Students all over the world are facing issues in the world like none other. Stress, anxiety and depression levels have been increasing in students who have been forced to change their lifestyles and schedules in the wake of the Covid-19 pandemic.
What is it like for someone who has fought with depression and is now placed in a period in their life where it’s easy to slip back into a dark state of mind? What about someone who has never experienced depression but is experiencing it now? For starters, it is difficult. It’s difficult to push back the overwhelming feeling of depression when you’re stuck in a room for weeks, overloaded with homework and the expectations to understand lessons in an online environment -- this often leads to procrastination or just simply giving up.
Personally, I have felt this way since quarantine has started. I had a daily schedule pre-COVID, and making those big changes has wrecked my progression back to a healthy and happy life. Although our school offers mental health support programs, it’s hard to reach out to people to begin with. Plus, besides the programs at school, some families just cannot sacrifice the time and money to get the outside help their child needs.
For many, its disappointment and utter embarrassment. Not disappointed in the situation, teachers, administration, or their parents, but themselves. Disappointed that they could let myself fall back into depressive moods and/or develop anxiety attacks again.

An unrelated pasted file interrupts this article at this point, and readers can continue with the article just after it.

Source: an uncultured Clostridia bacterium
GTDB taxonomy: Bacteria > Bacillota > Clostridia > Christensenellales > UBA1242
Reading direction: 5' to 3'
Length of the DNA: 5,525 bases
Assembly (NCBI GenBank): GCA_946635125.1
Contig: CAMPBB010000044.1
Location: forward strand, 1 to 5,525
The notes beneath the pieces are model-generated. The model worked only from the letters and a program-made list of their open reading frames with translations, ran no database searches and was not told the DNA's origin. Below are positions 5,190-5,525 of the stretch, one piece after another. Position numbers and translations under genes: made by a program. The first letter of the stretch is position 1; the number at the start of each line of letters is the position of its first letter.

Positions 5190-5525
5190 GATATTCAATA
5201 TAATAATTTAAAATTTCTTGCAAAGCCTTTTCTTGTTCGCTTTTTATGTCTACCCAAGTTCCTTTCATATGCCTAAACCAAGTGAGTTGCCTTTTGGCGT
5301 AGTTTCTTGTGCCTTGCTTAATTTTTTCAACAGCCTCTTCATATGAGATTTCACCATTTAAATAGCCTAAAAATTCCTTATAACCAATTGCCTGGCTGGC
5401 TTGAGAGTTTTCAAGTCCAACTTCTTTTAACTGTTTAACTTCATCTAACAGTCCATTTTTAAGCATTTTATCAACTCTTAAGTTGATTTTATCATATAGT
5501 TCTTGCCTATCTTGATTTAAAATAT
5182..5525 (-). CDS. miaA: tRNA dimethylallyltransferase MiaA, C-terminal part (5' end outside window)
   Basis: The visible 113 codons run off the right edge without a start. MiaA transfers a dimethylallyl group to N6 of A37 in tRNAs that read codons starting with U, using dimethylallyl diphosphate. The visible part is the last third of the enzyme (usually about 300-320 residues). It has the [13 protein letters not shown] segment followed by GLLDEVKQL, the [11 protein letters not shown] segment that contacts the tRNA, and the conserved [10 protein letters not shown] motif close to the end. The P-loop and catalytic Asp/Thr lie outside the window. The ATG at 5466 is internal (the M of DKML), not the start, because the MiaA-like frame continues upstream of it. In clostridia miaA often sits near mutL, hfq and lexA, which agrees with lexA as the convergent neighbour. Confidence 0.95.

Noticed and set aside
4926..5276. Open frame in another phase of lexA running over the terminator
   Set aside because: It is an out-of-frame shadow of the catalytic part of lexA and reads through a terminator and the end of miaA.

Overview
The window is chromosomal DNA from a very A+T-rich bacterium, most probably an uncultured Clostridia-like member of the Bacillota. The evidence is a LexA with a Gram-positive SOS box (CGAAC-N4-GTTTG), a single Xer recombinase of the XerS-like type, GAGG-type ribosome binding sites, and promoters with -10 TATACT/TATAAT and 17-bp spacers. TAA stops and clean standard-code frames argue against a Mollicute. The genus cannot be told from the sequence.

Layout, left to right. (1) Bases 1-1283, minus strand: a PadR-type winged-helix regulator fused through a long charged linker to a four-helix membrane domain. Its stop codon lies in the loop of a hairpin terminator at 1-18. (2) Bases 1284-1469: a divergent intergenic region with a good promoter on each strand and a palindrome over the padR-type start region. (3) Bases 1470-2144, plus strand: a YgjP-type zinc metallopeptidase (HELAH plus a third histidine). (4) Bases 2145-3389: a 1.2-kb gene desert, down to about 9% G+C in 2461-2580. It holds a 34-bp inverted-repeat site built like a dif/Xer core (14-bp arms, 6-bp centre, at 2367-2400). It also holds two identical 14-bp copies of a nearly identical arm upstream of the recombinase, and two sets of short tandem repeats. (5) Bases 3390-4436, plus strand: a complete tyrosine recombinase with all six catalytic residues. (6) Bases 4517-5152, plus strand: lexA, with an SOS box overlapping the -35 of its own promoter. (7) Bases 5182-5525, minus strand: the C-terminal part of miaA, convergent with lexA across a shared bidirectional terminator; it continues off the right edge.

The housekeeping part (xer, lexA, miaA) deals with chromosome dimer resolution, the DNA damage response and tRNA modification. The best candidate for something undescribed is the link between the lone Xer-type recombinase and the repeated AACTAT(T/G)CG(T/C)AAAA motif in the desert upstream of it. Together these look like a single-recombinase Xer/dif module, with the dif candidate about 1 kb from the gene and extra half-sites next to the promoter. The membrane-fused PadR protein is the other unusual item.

Students have been experiencing high-stress situations throughout their high school career -- from expectations to receive good grades, to finding a job to support themselves and perhaps their families. But, even more so now we as students were thrown into a world of chaos and hatred stemming from politics, the pandemic, and other worldly issues.
We are expected not to let it all get to our heads, to carry on with our education and just focus on our lessons to get high scores on tests and quizzes. If you are struggling with keeping up, that’s your fault for not having better independence.
But, it’s not.
Everyone is struggling and everyone needs help. Whether or not they exhibit signs that they are battling demons, everyone deserves a friend, a family member, even a stranger to tell them that it’s okay to not be okay.
It’s okay to be in need and it’s not your fault for feeling this way.
What I’m trying to say is, reach out to your friends. Reach out to family, people you barely know. Reach out to coworkers and talk with your family. Establish a good line of communication with someone you trust and make sure they’re okay. Because in the end, a simple text can go a long way.